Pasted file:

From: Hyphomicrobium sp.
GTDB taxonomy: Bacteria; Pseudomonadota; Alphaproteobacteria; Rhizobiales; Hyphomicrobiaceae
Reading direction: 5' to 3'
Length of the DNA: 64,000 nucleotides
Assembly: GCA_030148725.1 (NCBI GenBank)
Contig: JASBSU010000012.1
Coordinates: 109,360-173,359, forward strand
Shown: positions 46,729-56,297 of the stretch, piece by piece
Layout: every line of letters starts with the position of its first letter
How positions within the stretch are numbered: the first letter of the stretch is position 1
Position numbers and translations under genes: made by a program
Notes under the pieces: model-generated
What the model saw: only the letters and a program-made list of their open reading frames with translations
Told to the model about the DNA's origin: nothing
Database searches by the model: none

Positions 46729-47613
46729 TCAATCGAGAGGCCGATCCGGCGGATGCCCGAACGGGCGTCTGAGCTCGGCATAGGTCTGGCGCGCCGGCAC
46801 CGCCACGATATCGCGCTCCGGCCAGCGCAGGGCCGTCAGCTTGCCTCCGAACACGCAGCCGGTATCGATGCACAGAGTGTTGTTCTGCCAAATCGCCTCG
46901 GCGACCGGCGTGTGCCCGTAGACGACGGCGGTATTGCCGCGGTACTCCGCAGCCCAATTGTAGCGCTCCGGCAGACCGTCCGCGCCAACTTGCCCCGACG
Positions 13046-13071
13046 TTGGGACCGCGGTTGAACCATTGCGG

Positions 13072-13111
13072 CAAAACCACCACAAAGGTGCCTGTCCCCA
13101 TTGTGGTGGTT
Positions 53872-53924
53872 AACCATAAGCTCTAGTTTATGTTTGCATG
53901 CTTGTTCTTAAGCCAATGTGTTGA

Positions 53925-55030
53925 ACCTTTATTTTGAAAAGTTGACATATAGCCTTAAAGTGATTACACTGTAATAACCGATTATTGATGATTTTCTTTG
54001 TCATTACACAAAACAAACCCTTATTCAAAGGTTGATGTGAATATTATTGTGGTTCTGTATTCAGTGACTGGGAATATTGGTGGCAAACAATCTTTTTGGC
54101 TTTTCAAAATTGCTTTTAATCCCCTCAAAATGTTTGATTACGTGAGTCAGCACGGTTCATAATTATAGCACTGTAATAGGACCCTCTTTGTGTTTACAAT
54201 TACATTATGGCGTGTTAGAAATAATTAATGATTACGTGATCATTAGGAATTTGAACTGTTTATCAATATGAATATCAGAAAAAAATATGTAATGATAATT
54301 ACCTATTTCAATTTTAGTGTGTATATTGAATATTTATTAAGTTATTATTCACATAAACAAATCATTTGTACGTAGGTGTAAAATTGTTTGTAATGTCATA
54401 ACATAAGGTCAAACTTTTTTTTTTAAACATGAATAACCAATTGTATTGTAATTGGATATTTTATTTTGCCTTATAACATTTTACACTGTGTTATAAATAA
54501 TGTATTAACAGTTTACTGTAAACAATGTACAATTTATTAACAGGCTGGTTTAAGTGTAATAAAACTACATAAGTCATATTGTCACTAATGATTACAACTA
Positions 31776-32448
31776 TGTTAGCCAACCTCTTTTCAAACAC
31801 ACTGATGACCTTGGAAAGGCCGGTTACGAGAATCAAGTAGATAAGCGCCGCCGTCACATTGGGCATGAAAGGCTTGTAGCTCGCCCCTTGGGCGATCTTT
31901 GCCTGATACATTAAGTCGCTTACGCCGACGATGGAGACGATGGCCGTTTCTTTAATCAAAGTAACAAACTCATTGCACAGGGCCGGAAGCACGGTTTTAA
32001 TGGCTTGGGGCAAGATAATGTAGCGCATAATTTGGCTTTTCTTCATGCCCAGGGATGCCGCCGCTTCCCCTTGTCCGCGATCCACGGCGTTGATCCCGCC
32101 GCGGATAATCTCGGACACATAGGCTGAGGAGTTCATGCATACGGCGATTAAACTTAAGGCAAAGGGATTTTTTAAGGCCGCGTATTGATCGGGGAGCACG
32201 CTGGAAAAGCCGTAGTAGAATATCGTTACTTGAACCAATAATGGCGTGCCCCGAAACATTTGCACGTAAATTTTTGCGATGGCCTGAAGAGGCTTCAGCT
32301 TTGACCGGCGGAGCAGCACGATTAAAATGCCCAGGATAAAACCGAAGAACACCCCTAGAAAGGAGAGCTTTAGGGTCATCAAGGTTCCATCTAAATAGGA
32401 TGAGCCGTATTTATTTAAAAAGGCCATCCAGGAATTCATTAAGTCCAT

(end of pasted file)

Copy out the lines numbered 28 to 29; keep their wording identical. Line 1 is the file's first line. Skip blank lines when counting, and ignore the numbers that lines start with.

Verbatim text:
Positions 53925-55030
53925 ACCTTTATTTTGAAAAGTTGACATATAGCCTTAAAGTGATTACACTGTAATAACCGATTATTGATGATTTTCTTTG